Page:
Many populists, libertarians, and national conservatives dislike Ukraine. They tend to be hostile or indifferent, at best, toward the nation’s fate even as it frantically battles against Russian aggression.
There are a number of factors at play here, including a contrarian element. If America’s leftists support Ukraine, that is a good reason at least to be suspicious about their cause.
Most of the anti-Ukrainian animus stems from our own domestic politics and hopes, including mirror imaging, a misguided propensity to understand and explain Russia in American terms, and an attempt to grasp the unfamiliar with the aid of the familiar.
Then there are the old grudges against Ukraine. All of this is compounded by Russian propaganda and talking points that some Americans on the Right embrace almost reflexively.
The negative attitude of the national conservatives and populists toward Kyiv, in the first instance, is a function of their rather positive outlook on Moscow as a defender of Western Civilization and Vladimir Putin “the Katechon,” or liberator from the Satan of liberalism.
In this narrative, the master of the Kremlin has defeated the lifestyle revolution (a.k.a. “globohomo agenda”) and saved Russia from the nihilism, consumerism, and moral relativism that are ravaging the West. The Russian president thus holds the banner of tradition, decency, and patriotism aloft.
Next, there are specific American right-wing grievances against Ukraine. They originate from several sources.
To start, there is the Muscovite echo chamber. Since America’s legacy media are mendacious, the conviction goes, many on the Right defer to Russia Today and other force multipliers of the Russian propaganda for their information about all things Ukrainian.
Hence, national conservative and populist perceptions of Ukraine (or “the Ukraine,” as they say) tend to reflect those of the Kremlin. In this telling, Ukraine is not a “real” nation, never mind the millennial long history of the Kyivan state.
Further, western Ukrainian speakers are Roman Catholic “Nazis” who projected their foul ideology and language onto the eastern part of the country to oppress the Christian Orthodox Russian speakers. Never mind that western Ukrainians are actually Uniates, or Orthodox Christians who recognize the Pope. Their real crime, according to the Kremlin, is that they are in communion with Rome.
Also, Ukrainian nationalism is often Russian-speaking. It is the eastern Ukrainians, communicating in a hybrid Surzhyk and Russian, who have borne the brunt of Putin’s wrath in the current war.
What dooms Ukraine in our national conservative and populist eyes is the perception that it is a “neoconservative-cum-globalist” project. They believe the CIA overthrew a legitimate pro-Russian government in Kyiv twice: first in the Orange Revolution of 2004 and again in the Maidan Revolution of 2015.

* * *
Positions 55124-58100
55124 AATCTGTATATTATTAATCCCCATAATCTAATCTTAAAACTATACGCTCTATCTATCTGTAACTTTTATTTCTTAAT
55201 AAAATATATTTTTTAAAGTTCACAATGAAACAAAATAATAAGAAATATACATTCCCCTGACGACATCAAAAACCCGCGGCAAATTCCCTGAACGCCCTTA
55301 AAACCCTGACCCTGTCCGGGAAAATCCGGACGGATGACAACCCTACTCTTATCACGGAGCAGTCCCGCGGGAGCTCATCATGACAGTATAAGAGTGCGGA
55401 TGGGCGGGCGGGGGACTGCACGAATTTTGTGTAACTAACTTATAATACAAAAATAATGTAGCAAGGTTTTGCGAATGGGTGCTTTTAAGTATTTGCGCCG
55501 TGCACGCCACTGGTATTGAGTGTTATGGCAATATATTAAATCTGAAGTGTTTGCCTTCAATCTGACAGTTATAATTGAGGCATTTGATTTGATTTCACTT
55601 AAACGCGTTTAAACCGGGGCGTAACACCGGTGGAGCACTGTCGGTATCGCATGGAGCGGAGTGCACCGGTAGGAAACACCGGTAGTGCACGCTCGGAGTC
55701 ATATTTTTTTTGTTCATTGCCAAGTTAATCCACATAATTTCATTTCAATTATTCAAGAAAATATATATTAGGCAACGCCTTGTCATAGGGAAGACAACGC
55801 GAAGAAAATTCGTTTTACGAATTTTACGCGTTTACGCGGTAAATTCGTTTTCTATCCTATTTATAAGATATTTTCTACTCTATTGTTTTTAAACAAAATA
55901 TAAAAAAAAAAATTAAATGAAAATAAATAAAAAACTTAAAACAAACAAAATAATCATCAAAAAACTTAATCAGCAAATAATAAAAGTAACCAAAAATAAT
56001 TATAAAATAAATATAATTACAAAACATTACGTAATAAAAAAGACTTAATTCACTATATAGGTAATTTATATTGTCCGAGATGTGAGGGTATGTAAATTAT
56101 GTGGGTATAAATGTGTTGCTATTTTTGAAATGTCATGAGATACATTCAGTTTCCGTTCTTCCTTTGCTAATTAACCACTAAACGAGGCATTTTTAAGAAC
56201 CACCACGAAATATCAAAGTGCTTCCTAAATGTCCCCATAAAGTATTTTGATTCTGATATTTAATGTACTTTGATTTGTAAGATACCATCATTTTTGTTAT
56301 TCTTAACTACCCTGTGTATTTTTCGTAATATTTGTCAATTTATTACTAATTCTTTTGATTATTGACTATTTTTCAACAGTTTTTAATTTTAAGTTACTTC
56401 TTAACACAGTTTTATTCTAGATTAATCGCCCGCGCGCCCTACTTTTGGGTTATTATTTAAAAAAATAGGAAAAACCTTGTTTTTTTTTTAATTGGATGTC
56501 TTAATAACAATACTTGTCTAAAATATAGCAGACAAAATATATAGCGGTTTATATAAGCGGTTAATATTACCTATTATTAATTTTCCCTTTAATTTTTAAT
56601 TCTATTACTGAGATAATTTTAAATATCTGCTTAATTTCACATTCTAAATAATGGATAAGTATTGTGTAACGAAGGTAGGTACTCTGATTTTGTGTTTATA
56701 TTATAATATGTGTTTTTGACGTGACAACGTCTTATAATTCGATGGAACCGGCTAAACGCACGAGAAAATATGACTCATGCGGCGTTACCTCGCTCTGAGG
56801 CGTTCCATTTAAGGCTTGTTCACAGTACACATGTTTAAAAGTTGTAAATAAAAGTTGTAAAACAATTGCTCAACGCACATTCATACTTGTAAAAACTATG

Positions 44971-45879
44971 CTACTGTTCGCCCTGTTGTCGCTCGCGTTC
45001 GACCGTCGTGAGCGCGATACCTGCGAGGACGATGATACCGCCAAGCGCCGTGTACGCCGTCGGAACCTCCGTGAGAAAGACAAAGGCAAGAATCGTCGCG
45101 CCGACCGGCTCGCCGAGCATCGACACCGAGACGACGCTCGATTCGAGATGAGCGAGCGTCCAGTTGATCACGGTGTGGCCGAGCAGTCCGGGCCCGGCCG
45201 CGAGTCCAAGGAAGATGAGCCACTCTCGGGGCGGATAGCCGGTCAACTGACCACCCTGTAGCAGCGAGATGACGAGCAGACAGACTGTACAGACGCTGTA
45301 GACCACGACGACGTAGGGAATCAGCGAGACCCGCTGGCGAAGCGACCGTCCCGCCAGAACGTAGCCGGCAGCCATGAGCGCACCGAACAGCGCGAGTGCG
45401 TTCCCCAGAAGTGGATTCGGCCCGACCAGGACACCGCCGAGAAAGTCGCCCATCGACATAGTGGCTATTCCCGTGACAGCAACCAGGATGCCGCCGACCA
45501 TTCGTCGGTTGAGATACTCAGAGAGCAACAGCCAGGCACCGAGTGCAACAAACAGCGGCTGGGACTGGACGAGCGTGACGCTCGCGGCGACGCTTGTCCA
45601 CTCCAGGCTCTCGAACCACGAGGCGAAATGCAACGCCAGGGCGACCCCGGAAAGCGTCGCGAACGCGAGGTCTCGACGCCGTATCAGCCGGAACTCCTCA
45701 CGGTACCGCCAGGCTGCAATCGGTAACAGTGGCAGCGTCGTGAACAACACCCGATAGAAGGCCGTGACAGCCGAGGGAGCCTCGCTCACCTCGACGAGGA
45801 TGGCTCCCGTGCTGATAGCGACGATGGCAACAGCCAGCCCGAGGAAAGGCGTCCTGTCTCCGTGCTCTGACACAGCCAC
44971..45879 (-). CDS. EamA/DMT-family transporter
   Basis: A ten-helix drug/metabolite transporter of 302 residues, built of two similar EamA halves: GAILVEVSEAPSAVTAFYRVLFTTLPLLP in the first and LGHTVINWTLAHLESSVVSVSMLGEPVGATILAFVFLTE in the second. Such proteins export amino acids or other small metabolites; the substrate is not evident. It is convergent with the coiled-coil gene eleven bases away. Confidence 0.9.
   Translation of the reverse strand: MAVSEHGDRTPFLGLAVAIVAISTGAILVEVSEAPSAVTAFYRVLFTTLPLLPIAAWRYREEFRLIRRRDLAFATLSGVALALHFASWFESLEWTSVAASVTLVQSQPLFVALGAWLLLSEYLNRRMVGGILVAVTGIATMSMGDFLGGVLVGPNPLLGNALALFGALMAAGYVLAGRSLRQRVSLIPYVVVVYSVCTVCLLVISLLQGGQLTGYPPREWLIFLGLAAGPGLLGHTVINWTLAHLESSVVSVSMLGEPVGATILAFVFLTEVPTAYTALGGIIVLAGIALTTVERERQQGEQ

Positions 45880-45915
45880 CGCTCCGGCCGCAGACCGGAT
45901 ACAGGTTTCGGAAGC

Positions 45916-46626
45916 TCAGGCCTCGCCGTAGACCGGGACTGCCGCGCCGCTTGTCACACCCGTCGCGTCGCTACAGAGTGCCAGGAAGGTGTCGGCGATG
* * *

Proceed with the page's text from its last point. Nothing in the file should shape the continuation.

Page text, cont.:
The neoconservative democracy-building project is considered a cabal to enshrine the corrupt power of domestic Ukrainian oligarchs and George Soros and his ilk, as Matt Palumbo explains in The Man Behind the Curtain. Those forces, working through their “corrupt puppet” Ukrainian President Volodymyr Zelenskyy, were behind the campaign to besmirch Donald Trump, which triggered his impeachment.
In addition to all of this is the U.S. national conservative and populist beef with the Bidens. Hunter Biden was up to his nose in corruption in Ukraine. And his father helped cover it up in collusion with U.S. legacy media.
In addition to Burisma, Hunter Biden operated with a San Francisco biotech firm to secure a generous Defense Department contract to test bio-compounds at a Ukrainian lab. It is no wonder the national conservatives often fall for Russian propaganda: There is always a grain of truth in every lie.
Ultimately, whatever the United States, the Bidens, Soros, and others have hoped to accomplish is one story. The fact that most grassroots participants in both the Orange and the Maidan upheavals were Ukrainian nationalists outraged at the crippling corruption of their elites and the colonial dependency of their country on the Russian Federation is another story.
With respect to social and cultural questions, the average Ukrainian is not that much different from the average Donald Trump supporter in the United States. The Ukrainian attitudes toward practically all hot-button items, including the lifestyle revolution, irreligiosity, wokeness, and so forth, would not pass muster with our politically correct commissariat.
It is time for the national conservatives and Trumpian populists to emerge from the Kremlin-dug rabbit hole and see Ukraine for what it really is. Under the veneer of its corrupt oligarchic elite, it is nationalist, conservative, and populist through and through. One should realize that reality.